Remember Bogor?

Last week’s Listener celebrates its 70th birthday.

It dedicated the issue to humour, with contributions by or about some of the people who had entertained and amused readers in the past.

These incldued John Clarke, Tom Scott, A.K. Grant and Lyn of Tawa.

Then there was Bogor.

dairy 10006

(Some stars are much brighter than others. Bright stars are like important people. they stand out amongst the many unimportant dim ones. But dim stars aren’t really dim. They just seem to be becasue they’re far away. I’m like that. Not really dim, just  far away).

I loved the little woodsman and was very sad when he left The Listener.

The magazine thrived in the days it had exclusive rights to schedules for TV programmes. Once it lost those rights its readership fell but it has survived and a few months ago after years of buying it casually I became a subscriber.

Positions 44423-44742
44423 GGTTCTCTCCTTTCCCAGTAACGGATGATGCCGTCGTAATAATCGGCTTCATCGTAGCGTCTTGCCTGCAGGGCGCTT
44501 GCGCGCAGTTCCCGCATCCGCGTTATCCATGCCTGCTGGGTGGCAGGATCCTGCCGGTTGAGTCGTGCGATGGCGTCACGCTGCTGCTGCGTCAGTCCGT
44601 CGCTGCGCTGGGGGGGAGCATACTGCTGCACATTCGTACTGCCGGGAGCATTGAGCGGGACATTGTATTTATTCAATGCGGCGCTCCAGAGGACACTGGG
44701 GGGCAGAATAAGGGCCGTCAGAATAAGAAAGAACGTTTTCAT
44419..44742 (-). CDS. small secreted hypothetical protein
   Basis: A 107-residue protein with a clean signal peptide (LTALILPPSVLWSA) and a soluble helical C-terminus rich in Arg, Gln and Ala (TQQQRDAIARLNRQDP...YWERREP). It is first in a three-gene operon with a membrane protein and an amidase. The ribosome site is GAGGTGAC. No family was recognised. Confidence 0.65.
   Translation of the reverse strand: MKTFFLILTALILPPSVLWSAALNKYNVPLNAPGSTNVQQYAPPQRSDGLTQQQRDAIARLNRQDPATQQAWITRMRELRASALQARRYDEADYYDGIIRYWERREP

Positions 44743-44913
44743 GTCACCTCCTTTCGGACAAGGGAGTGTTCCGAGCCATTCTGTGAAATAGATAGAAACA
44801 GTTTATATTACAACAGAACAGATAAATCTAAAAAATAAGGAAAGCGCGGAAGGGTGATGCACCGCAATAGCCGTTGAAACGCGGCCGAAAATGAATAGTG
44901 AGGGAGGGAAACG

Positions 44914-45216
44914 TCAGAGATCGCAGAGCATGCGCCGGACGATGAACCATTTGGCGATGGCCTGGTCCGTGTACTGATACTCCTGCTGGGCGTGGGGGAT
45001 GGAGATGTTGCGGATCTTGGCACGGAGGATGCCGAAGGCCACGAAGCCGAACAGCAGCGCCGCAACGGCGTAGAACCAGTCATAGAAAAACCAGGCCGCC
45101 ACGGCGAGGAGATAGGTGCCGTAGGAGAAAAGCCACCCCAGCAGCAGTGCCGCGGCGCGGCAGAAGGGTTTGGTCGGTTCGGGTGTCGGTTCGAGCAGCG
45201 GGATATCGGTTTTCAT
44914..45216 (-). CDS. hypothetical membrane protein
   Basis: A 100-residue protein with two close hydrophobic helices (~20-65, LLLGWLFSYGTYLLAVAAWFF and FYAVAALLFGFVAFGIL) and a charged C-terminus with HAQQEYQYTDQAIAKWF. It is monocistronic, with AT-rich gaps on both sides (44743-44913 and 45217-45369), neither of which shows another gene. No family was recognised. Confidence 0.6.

It still has good writers, including Jane Clifton and Joanne Black,  but I miss the regular cartoon.

Apropos of the magazine, the current edition which asks is Phil Goff’s Labour Party strong enough to rise from Helen Clark’s long shadow?

Over at Keeping Stock, Inventory 2 has been having some fun with some of the quotes part 1, part 2, part 3, part 4 and part 5.

One Response to Remember Bogor?

  1. Inventory2 says:

    Thanks for the shout-out Ele. The Listener article itself is little more than a puff-piece on Goff, but even so, it already seems to have backfired. It gave the government and its support parties plenty of fodder for debates and questions, and especially good was Rodney Hide’s use no less than three times of the Phil Twyford quote on down-town Auckland.

    It really is quite a sight to see the Labour MP’s resiling from what they fought so vehemently for up until the election – some seem to have undergone a paradigm shift in their values! It’s amazing what an election defeat and the propect of obscurity does!

    Like

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